As in the application of the doctrine to cases where injury was caused by foodstuffs, automobiles, medicine and others, strict liability has been applied to homes or builders. The nature of the product is such that superior and exclusive knowledge in the builder or fabricator is called for and he therefore must bear the responsibility of its quality within reasonable limits. Schipper v. Levitt & Sons, Inc., 44 N.J. 70, 207 A.2d 314 (1965); Humber v. Morton, 426 S.W.2d 554 (Tex. 1968); Kriegler v. Eichler Homes, Inc., 269 Cal. App. 2d 224, 74 Cal. Rptr. 749 (1969). Especially is this true where, as here, the contractor deals with a hazardous product. Cf. Annot., 80 A.L.R.2d 598 (1961); and 1 R Hursh, American Law of Products Liability § 6.24 (1961).

The ordinary purchaser is not more capable of detecting a defect in a chimney flue or vent of a heating apparatus (Schipper, supra) or faulty plumbing covered by a concrete slab foundation (Humber, supra), in a house erected by a builder of two than in one constructed by a quantity builder of 200. Avner v. Longridge Estates, 272 Cal. App. 2d 607, 77 Cal. Rptr. 633 (1969); 1969-70 Annual Survey of American Law, p. 474; 13 A.L.R.3d 1057, 1097 (1967). When a plaintiff proves that while he was using an instrumentality in a way it was intended to be used he was injured as a result of a defective design *576 and/or manufacture which made the instrumentality unsafe for its intended use, and that he was unaware of the defect his burden has been accomplished. Restatement of Torts 2d, Comment G, § 402A. An owner relies upon the skill of the fabricator of a piping system, and he has a right to expect freedom from injury on the basis of the fabricator's superior knowledge.

The product which Mrs. Sanderson claims was defective was that part of the gas system which Barnes added onto the original gas system that had already been installed in her house. Experts testified it was their opinion that the fire started from a leaky fitting underneath the bathroom. Mrs. Sanderson testified that after the work was completed on the house no one else worked on it so the product was not changed after it had left Barnes' employee's hands.

The leaky fitting comes within the definition of a defective product. It would be unreasonable to expect Mrs. Sanderson to know the intricacies of the gas connections and the system. She relied on Barnes' skill to furnish a suitable product. The system consisted of fabrications of copper tubing through fittings, a subject not within the knowledge of one not educated in that work. It was Barnes' duty to see that the house was safe for occupancy within the limits at least of the work he was to perform and the product he was to furnish.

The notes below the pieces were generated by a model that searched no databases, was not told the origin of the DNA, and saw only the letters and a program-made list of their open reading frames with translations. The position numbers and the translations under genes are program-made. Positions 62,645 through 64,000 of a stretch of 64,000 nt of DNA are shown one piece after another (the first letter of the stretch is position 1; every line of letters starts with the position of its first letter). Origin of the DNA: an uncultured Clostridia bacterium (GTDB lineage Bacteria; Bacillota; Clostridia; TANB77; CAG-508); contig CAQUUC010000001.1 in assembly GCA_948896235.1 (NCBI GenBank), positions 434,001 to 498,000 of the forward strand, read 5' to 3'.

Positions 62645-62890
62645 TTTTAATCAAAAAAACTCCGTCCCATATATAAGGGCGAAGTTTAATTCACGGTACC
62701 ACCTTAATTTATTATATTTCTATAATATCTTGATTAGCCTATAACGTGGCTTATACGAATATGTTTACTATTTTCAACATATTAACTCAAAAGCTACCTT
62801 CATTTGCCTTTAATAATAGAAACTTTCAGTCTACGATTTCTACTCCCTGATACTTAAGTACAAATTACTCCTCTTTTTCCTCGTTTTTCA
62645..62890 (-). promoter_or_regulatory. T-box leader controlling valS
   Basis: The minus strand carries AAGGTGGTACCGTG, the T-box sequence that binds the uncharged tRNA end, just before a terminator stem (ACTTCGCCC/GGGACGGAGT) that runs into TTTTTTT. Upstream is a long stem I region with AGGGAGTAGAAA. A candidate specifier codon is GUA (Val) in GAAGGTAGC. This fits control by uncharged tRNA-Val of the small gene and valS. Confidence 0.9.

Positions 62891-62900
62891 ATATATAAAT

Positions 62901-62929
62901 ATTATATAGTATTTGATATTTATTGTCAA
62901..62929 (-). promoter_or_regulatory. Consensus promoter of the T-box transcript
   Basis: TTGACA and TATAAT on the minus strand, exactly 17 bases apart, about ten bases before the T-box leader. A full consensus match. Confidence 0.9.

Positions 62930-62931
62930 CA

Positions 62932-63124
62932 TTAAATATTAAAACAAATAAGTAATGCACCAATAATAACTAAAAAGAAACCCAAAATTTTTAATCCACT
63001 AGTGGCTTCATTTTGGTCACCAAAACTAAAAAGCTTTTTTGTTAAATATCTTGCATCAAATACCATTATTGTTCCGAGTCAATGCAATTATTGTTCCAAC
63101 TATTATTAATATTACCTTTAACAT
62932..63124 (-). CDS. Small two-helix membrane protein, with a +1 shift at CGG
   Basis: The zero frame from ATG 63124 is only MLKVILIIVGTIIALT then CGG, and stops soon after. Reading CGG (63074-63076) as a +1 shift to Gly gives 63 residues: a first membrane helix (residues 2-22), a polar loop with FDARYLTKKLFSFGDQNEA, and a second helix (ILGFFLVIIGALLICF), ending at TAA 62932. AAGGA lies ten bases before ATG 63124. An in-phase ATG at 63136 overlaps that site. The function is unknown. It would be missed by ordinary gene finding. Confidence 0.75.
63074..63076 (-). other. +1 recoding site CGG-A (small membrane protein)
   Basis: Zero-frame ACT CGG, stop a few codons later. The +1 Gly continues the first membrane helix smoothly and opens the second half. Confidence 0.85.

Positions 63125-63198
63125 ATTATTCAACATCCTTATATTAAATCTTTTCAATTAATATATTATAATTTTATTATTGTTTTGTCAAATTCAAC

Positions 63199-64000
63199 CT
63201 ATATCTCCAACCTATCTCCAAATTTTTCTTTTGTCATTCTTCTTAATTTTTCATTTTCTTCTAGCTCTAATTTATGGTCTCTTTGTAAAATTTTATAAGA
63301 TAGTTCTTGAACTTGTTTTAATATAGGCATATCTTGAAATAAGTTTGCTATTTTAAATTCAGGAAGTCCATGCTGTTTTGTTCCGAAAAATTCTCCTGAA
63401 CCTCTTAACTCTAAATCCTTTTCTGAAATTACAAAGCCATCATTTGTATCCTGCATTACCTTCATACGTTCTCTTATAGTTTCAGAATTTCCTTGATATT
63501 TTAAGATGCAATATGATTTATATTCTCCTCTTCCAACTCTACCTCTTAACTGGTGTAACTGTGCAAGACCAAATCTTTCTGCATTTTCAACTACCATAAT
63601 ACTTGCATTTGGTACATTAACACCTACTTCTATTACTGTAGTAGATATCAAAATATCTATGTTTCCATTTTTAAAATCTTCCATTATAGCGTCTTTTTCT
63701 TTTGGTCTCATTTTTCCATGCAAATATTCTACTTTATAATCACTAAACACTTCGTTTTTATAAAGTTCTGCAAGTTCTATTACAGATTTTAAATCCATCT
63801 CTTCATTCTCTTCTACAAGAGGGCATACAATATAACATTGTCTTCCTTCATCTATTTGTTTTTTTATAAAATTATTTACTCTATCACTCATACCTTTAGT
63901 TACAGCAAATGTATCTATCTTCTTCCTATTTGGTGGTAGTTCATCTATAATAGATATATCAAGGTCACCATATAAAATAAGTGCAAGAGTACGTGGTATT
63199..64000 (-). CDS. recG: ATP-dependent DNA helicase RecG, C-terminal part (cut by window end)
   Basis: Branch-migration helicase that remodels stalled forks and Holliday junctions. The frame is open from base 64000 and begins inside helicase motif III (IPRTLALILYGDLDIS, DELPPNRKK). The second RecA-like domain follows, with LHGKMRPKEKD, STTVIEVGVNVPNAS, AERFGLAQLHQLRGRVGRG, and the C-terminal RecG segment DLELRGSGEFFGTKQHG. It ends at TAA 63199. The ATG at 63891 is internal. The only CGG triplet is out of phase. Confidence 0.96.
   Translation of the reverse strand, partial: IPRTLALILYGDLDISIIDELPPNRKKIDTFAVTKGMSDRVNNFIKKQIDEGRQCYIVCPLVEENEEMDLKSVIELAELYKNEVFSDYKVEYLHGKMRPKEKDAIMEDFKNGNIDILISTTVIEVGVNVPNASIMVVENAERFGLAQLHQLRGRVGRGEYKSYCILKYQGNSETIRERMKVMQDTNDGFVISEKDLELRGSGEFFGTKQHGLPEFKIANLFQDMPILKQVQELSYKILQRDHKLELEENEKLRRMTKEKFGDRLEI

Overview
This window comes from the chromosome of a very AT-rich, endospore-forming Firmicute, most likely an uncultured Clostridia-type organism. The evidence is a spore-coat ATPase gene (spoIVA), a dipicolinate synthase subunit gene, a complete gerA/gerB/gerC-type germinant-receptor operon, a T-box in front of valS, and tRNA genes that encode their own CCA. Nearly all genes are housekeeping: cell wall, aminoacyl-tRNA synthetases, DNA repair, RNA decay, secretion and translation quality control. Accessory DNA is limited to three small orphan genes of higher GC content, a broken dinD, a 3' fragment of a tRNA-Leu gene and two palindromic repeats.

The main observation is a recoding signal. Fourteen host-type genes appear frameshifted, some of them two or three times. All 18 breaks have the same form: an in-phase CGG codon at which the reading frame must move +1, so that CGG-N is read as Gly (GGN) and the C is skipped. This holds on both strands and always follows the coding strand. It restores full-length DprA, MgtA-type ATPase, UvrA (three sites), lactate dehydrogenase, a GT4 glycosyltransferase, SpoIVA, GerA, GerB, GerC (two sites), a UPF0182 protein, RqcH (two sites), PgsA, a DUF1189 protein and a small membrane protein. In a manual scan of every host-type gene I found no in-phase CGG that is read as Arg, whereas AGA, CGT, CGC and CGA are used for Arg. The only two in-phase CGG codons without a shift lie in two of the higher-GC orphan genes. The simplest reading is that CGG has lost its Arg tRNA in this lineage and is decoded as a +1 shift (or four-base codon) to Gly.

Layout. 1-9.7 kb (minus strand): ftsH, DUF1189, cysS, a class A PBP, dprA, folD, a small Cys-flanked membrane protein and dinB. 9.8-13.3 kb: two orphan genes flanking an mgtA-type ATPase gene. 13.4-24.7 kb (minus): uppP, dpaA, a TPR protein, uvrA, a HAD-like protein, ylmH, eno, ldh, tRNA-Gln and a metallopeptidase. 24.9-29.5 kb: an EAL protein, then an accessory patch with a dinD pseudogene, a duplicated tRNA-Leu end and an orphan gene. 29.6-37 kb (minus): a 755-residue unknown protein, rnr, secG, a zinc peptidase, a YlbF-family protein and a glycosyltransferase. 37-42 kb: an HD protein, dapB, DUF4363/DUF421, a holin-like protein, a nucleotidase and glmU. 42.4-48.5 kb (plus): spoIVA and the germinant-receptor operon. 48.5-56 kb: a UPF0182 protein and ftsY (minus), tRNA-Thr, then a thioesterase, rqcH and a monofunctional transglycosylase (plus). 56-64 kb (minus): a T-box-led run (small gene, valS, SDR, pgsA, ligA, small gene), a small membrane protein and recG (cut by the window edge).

2. In dismissing Mrs. Sanderson's common-law action in strict liability, the lower court also dismissed her action for breach of statutory implied warranty. Both actions were dismissed apparently on the basis that Barnes had not manufactured "goods."

As we hold that Barnes must be said to have manufactured and sold a "product" so as to bring into operation the doctrine of strict liability, so also must we deem this case to involve "goods" within the purview of the Uniform Commercial Code. NRS 104.2315 and 104.2105(1). See Rapson, 19 Rutgers L.Rev. 692 (1965); Newmark v. Gimbel's, Inc., 54 N.J. 585, 258 A.2d 697 (1969).

3. Another ground asserted for appellate review was the refusal of the trial court to allow the appellant to enter into evidence respondent's failure to obtain a license from the Nevada Liquefied Petroleum Gas Board as required under NRS 590.465 through 590.645. There being no causal connection between the purported violation of the ordinance and the accident, failure to have a license by itself was not germane to the issue of negligence. Lietaert v. Shinners, 75 Nev. 509, 347 P.2d 282 (1959). As a matter of fact, Barnes' employee, Mr. Clark, had ten years' experience working with copper tubing and connecting it. Nor do we find that the court committed error in failing to give a proper instruction pertaining to the standard of care required when handling a dangerous substance because the jury had been otherwise instructed on the subject. Southern Pacific Co. v. Watkins, 83 Nev. 471, 435 P.2d 498 (1967).

We decide, however, that the trial court erred in compelling the plaintiff to present her case on the basis of purported negligence and depriving her of the benefits of the common-law doctrine of strict liability and the statutory rule of implied warranty.

Reversed and remanded for further proceedings.

BATJER, MOWBRAY, THOMPSON and GUNDERSON, JJ., concur.